March 15, 2013

The Copenhagen Zoo’s exhibit of homo sapiens lasted only a few weeks in 1996. In a glass-walled cage located in the primate house, a pair of homo sapiens were on display. The zookeeper touted the exhibit as a way of forcing people to “confront their origins” and accept that “we are all primates.”

Humans and apes share 98.5 percent of the same chromosomes. Are we merely animals—the end of an evolutionary chain that began in the primordial soup and is merely the product of chance? Or are humans created in the image of God—are we more than animals?

The test of any worldview is how does it work in the real world, which brings us back to the homo sapien exhibit. The other inhabitants of the primate house, swung from bars, eliminated waste, and mated in full view of visitors. The homo sapiens needed privacy, and when asked if they would engage in intimate behavior in public, protested “That’s not interesting.” As the monkeys picked lice off each other’s pelts, the homo sapiens read books, checked their email, and worked on a motorcycle. They could adjust the air conditioning in their quarters or go out for a movie and dinner.1

Did the exhibit prove the zookeepers contention that we should just accept that we are merely primates, or did the exhibit’s failure suggest that homo sapiens are more than animals?

Genesis chapter one gives an explanation of why we are like the animals yet different. We are like the animals because we have the same Designer and are made from the same kind of material. We are different because “God created man in His own image, in the image of God He created him; male and female He created them” (Genesis 1:27, NASB). Millard Erickson observes, “The image is the powers of personality which make man, like God, a being capable of interacting with other persons, of thinking and reflecting, and of willing freely.”2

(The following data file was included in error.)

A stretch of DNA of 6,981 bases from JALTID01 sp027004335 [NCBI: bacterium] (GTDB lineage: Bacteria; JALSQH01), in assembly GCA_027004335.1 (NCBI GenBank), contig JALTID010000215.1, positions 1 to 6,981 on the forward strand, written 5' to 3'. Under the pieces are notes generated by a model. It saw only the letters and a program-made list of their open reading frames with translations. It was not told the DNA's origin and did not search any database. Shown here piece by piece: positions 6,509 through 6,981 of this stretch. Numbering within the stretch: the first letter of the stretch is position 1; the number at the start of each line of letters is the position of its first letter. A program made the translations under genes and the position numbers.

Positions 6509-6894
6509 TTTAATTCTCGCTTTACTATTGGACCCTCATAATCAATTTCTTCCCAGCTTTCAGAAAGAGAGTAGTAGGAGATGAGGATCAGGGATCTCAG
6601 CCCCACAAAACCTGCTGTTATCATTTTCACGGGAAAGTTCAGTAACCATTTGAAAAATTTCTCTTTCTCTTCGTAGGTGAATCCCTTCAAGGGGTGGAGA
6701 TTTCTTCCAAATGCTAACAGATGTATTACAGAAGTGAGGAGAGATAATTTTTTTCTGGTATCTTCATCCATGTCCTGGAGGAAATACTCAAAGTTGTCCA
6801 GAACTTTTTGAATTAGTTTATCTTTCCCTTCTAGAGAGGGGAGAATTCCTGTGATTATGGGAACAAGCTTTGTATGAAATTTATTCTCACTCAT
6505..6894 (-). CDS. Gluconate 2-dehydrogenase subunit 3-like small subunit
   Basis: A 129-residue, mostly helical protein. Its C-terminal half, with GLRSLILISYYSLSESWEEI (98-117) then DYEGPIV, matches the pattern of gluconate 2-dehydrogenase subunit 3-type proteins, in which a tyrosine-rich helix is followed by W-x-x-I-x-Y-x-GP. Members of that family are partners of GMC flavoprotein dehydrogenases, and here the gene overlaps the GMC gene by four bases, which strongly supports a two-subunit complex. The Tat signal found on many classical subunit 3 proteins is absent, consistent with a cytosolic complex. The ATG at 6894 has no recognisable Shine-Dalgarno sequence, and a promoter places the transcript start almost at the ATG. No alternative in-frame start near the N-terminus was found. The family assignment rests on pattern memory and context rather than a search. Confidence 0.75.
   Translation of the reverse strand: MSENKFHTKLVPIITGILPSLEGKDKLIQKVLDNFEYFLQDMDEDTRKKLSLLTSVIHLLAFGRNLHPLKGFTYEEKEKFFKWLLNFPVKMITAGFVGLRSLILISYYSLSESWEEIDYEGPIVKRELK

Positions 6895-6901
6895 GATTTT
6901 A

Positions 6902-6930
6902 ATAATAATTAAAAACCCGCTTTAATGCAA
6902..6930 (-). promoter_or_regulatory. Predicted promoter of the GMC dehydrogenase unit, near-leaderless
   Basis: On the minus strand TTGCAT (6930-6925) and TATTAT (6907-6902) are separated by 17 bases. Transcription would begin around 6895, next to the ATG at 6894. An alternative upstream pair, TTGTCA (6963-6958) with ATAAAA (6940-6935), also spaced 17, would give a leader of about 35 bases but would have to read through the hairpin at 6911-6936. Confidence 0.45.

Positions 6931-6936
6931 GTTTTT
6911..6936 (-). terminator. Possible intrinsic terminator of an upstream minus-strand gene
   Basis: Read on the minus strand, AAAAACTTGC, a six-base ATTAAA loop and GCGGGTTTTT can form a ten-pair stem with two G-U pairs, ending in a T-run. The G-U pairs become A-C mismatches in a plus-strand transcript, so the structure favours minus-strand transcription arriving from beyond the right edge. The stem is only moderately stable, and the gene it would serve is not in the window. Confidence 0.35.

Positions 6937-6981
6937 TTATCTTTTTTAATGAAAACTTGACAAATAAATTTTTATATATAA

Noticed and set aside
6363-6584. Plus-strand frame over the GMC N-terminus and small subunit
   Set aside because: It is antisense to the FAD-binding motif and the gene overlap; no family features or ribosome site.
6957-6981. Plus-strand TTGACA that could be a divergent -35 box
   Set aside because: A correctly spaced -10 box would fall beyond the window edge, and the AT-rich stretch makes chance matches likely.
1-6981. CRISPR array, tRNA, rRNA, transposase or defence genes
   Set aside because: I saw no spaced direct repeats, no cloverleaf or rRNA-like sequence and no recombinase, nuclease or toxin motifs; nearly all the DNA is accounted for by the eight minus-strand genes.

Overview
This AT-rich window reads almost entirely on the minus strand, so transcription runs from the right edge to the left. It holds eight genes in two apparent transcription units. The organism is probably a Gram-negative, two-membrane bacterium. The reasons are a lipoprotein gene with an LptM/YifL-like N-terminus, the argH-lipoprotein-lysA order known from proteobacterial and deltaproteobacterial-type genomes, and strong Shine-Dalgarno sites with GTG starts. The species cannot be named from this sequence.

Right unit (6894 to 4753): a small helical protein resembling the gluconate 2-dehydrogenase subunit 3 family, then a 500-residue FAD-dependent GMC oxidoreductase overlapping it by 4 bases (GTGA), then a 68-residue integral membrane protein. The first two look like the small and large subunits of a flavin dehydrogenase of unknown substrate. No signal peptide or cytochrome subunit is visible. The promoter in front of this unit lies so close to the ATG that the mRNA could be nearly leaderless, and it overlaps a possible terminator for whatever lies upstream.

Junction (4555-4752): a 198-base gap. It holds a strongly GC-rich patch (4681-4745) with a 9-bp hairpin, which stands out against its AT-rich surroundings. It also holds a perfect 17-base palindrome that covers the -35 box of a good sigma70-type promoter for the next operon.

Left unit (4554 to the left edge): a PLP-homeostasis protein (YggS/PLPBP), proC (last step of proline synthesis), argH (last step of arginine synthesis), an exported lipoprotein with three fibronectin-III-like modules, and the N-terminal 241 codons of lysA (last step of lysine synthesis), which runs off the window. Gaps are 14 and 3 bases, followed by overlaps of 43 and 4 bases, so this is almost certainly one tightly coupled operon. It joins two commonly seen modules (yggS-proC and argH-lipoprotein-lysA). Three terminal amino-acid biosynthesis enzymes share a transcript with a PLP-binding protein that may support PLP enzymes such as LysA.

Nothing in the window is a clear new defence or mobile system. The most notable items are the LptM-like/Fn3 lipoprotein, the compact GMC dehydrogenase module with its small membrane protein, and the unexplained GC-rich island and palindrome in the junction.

This view sanctifies human life. It rules as out of bounds abortion and euthanasia. It also teaches that all people should be treated with dignity. Properly understood, it eliminates all forms of elitism because we are all subject to the same Lord. It also suggests that there is meaning beyond the material world. Our greatest purpose is to be in a relationship with our Creator. As Augustine observed centuries ago, “You made us for yourself, and our hearts find no peace until they rest in you.” Humanity’s freedom of will grants the capacity for great nobility and extreme cruelty. The result often depends on whether we think we are “merely animals” or “created in the image of God.”


1Steve Weizman, “Copenhagen Zoo Displays the Most Dangerous Animals,” 12 September 1996, on-line Reuters North American Wire as cited in Chuck Colson, How Now Shall We Live?, pp. 129-130.

2Millard J. Erickson, Christian Theology, p. 513.

The Author of Beauty

February 20, 2009

The wonders of creation are to be a pointer to the Creator. Humanity has frequently failed to see the meaning of beauty. The ancients worshiped deities that in many ways simply represented the forces within the natural realm. Although we are not likely to bow down to an idol, materialism means we often adore the gifts and not the Giver. Paul says that greed is idolatry (Colossians 3:5). Here’s a great line reflecting on the idolatry of the past.

If through delight in the beauty of these things people assumed them to be gods, let them know how much better than these is their Lord, for the author of beauty created them. (Wisdom of Solomon 13:3, NRSV)*

*BTW, I don’t believe that the Old Testament Apocrypha (what others call the Deuterocanonical books) is inspired by God. But the above is still a great line.